Assessing the Functions of Non-Suicidal Self-Injury: Factor Analysis of Functional Assessment of Self- Mutilation among Adolescents
Non-Suicidal Self-Injury among Adolescents
Objective: The aim of this cross sectional study was to assess the factor analysis of Functional Assessment of Self-Mutilation (FASM) among Iranian adolescents with non-suicidal self-injury.
Method: In this study, 646 high school students, with the mean age of 16.55 ± 0.7, were selected using a multistage cluster sampling method; they completed FASM and the demographic form. Data were analyzed using the descriptive statistics, chi-square (χ2), independent sample t test, MANOVA, and confirmatory factor analyses (CFA).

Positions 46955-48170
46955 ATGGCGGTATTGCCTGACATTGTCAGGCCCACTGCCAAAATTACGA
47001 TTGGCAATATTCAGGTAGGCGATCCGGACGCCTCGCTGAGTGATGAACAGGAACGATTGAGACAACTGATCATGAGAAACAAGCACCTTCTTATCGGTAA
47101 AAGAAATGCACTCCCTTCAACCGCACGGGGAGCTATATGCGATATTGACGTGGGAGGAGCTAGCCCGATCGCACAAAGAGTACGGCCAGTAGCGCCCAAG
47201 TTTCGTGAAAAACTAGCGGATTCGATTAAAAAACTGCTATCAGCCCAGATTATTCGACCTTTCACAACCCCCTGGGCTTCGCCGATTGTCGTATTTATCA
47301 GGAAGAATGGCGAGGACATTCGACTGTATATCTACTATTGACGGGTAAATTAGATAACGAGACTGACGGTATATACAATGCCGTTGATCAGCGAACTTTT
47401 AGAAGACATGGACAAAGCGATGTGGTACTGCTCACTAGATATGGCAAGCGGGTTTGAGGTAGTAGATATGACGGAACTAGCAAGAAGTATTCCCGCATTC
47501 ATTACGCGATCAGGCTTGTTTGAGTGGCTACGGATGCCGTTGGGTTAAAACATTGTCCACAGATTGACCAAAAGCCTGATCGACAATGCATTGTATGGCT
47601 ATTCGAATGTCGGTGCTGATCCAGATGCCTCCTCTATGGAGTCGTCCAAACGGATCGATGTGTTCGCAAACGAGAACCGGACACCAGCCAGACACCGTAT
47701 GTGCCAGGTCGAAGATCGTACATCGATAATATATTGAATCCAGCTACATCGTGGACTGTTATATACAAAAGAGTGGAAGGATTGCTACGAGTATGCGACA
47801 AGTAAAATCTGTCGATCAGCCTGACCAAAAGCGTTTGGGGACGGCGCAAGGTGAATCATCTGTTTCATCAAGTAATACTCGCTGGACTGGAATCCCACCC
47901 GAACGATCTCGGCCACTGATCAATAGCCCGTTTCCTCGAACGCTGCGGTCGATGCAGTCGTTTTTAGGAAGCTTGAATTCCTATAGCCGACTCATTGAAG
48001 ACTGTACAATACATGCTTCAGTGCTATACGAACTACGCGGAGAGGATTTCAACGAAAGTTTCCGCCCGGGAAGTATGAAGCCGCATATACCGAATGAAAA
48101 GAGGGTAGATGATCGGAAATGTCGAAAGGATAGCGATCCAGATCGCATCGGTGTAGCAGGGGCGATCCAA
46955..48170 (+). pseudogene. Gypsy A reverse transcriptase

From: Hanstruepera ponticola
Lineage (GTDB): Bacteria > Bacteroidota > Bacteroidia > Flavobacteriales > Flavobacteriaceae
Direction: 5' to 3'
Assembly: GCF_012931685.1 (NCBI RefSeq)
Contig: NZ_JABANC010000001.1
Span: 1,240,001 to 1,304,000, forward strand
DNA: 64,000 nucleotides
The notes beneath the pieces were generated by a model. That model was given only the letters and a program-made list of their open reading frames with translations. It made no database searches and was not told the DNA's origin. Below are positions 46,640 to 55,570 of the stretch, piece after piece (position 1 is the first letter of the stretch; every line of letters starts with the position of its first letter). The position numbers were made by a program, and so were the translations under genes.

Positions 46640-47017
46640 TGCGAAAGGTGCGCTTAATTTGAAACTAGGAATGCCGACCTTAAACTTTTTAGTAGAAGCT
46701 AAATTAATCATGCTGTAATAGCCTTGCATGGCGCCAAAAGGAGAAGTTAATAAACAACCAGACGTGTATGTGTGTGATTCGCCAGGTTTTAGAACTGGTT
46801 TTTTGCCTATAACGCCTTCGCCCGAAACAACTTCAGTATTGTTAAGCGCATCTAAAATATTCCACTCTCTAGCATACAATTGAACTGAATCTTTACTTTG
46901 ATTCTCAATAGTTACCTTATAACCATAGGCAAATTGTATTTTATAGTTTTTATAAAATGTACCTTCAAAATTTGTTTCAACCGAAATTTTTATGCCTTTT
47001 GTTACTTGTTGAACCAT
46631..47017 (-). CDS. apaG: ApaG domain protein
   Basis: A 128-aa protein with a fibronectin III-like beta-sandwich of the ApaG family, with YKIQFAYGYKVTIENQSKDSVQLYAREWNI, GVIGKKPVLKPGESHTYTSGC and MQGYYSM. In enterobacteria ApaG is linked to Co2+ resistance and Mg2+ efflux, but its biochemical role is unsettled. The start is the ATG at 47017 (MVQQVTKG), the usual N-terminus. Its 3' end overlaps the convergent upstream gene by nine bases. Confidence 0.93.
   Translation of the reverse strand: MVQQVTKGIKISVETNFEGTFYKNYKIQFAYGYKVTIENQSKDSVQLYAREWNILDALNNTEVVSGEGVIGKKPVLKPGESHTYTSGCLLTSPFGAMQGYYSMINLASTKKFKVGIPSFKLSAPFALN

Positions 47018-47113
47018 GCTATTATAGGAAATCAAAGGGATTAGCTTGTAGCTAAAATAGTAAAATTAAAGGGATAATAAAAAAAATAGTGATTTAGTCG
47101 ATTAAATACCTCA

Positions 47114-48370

Results: Of the participants, 178 reported at least 1 episode of NSSI during the previous year. The mean age of the participants when they first harmed themselves was 14.64 (±1.71). Most of them reported to engage in NSSI impulsively (39.32%) and experienced little (31.5%) or moderate physical pain (31.5%) There were no significant differences between males and females in severity of NSSI, frequency of NSSI, thinking about NSSI prior to engaging in the act, and age of onset. The results of the confirmatory factor analysis supported the 4-factor model of NSSI functions suggested by Nock and Prinstine [Χ2/df = 1.84; RMSEA = 0.07; GFI = 0.82; AGFI = 0.77]. The most frequent function for engaging in NSSI was Automatic Negative Reinforcement .
Conclusion: Findings of this study supported the structural validity of the FASM; thus, this tool can be useful in treatment and research contexts as a measure of NSSI functions. Moreover, this study found that adolescents engage in non-suicidal self-injury because of 4 distinct reinforcement processes. The study findings have important implications for the assessment and treatment of NSSI.
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